Local author Chris Berman’s recent novel Red Moon was intended as fiction, but his prediction of an unmanned Chinese moon mission came to pass at the end of last year.
This mission indicates that space exploration is still a matter of international importance and status.
Berman, of St. Augustine, believes that we’re in a “new space race,” and that the moon just might be the next frontier.
He joined Melissa Ross on First Coast Connect to share more on what the New Space Race looks like, and what it could mean for Northeast Florida.
With space entrepreneur Robert Bigelow urging the U.S. to abandon the 1967 Outer Space Treaty and secure lunar resources, Berman says it looks like a race for those resources and control of the moon has just begun, with the U.S. stuck at the starting gate.
“I see the United States right now in sort of a similar situation as Europe was just before the early 1500s, sort of in a period of economic stagnation,” Berman said. “What changed everything was going out and discovering new lands.”
While Berman believes the U.S. can benefit politically and militarily from a competitive space program, he also thinks the First Coast could become a hub for space exploration industries.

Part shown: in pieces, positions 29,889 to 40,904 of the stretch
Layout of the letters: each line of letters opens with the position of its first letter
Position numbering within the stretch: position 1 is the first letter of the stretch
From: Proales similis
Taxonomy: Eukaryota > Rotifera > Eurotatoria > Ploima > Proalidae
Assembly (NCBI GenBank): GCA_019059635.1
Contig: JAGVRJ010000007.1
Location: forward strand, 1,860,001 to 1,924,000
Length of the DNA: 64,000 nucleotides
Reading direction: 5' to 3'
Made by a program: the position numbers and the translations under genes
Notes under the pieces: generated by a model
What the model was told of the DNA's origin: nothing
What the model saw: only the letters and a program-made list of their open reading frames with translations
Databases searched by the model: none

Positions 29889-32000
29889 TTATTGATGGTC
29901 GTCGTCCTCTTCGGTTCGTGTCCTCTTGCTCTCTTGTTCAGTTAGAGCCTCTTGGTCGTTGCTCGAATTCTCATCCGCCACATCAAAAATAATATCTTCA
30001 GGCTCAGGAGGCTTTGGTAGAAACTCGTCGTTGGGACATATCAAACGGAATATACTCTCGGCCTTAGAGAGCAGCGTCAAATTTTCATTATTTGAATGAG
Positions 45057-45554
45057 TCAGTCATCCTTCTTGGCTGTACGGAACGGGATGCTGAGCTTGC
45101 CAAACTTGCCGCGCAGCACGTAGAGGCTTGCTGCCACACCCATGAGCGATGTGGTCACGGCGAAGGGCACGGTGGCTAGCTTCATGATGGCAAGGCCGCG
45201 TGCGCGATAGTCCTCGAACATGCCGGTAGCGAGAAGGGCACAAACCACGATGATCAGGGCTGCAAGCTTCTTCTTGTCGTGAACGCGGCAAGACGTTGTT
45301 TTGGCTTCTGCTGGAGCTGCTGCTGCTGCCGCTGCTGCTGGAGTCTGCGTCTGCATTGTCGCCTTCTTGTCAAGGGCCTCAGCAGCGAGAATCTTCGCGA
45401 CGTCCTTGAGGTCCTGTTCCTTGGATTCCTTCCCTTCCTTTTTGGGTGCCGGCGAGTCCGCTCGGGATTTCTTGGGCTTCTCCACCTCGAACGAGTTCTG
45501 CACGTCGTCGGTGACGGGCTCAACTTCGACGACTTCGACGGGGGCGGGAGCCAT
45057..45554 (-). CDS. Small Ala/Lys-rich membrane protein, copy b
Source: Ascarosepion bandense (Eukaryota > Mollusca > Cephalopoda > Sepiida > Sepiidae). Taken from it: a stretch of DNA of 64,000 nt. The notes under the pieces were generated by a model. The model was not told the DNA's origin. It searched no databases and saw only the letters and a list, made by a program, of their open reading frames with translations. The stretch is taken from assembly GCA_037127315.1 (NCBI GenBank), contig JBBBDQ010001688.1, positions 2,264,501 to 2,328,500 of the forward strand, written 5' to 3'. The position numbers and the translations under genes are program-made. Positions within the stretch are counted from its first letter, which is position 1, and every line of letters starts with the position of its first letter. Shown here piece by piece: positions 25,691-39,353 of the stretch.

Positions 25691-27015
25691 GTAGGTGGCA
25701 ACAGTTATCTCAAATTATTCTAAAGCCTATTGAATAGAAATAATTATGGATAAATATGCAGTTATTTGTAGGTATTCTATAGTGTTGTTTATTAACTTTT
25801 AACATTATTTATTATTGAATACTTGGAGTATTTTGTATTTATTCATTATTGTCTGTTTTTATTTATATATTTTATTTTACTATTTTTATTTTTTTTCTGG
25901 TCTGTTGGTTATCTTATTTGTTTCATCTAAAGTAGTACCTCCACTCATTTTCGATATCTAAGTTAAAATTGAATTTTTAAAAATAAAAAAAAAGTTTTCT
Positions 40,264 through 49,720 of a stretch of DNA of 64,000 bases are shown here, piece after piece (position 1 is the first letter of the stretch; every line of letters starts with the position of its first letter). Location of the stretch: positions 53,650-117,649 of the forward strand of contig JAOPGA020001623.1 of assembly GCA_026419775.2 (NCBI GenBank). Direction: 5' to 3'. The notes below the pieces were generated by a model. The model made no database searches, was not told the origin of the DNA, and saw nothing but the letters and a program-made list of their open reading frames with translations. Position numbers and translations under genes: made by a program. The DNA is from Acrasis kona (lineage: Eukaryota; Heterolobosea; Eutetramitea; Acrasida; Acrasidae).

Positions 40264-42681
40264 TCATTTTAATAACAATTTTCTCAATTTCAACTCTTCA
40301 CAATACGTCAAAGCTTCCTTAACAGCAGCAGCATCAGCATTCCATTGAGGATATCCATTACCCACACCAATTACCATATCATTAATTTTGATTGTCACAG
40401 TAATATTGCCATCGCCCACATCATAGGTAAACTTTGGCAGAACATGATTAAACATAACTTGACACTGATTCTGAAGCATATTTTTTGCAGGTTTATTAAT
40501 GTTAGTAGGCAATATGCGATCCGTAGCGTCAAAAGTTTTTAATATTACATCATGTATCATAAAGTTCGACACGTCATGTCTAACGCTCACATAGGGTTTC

“This area, in terms of our infrastructure, would virtually explode in terms of economic opportunities if we really had a serious commitment to develop space resources,” said Berman.
There are plans for a spaceport at Cecil Field on Jacksonville’s Westside, an indication of the possibility for future development in space exploration.
The question of whether these initiatives will garner the necessary political support still lingers.
“The political (action) will happen when the first Chinese astronauts step on the moon and plant their flag,” Berman said.
A Chinese manned mission could come as soon as 2017, and Berman thinks that this will create the spark needed to rekindle the U.S. investment in space exploration.
Berman also noted that the moon is a resource-rich frontier. The metals and rare earths on the moon can be mined and harvested, making it a domain of potential economic importance.